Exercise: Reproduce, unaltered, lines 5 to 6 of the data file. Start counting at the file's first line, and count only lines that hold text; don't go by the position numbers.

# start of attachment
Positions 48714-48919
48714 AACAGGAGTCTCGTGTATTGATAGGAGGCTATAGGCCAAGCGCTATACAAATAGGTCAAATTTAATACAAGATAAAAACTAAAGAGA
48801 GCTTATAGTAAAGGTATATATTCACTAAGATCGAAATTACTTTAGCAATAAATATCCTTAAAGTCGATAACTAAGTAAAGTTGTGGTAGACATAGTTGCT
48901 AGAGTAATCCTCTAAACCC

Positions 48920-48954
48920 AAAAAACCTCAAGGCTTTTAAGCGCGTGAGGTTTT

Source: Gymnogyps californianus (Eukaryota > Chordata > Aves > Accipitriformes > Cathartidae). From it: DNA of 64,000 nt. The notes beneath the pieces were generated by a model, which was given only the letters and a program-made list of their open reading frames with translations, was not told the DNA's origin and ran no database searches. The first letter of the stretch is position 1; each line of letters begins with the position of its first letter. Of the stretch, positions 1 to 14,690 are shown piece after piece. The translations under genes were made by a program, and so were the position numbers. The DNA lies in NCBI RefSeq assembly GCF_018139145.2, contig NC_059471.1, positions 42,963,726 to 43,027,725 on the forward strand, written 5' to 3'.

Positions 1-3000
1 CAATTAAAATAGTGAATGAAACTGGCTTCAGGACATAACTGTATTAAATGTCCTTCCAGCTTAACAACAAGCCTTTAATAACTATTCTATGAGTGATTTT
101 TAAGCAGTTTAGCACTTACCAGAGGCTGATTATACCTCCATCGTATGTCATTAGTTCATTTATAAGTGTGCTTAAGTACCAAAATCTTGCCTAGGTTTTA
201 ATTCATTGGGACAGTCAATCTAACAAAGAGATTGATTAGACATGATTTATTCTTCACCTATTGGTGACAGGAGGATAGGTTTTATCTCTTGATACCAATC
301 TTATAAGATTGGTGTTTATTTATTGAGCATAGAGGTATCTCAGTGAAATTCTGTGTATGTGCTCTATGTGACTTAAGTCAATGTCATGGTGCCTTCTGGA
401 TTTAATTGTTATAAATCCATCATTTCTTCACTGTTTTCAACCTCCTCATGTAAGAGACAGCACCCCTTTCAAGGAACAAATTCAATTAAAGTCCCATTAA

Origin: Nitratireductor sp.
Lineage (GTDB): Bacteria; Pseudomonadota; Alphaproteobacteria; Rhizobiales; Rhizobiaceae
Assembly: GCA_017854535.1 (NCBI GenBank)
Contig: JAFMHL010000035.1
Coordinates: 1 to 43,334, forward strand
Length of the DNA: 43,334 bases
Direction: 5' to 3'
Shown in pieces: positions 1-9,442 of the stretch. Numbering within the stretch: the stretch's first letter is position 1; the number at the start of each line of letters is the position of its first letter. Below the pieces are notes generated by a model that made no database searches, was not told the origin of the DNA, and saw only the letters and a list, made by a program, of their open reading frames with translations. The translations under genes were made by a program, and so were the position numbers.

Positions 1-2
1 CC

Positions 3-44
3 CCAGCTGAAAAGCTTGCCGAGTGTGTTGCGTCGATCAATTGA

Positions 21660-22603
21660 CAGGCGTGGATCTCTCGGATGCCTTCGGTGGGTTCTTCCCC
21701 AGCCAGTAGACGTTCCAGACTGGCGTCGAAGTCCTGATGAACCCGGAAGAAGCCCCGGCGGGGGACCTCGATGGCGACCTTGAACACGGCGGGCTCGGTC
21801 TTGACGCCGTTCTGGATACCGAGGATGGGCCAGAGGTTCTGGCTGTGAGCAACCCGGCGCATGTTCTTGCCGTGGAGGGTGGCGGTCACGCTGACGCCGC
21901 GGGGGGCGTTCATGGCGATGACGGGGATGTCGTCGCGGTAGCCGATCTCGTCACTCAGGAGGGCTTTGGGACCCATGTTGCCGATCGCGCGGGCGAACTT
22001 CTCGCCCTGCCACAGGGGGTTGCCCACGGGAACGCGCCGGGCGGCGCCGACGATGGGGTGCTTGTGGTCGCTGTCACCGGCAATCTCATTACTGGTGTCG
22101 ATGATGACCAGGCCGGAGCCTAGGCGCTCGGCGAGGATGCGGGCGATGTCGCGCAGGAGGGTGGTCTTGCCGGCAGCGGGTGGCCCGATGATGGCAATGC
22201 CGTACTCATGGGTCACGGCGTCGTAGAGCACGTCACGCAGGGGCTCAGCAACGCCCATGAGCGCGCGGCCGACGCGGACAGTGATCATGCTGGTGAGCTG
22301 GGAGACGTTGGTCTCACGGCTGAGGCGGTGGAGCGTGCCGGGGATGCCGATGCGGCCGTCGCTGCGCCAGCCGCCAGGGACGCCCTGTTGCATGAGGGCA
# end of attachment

Positions 48920-48954
48920 AAAAAACCTCAAGGCTTTTAAGCGCGTGAGGTTTT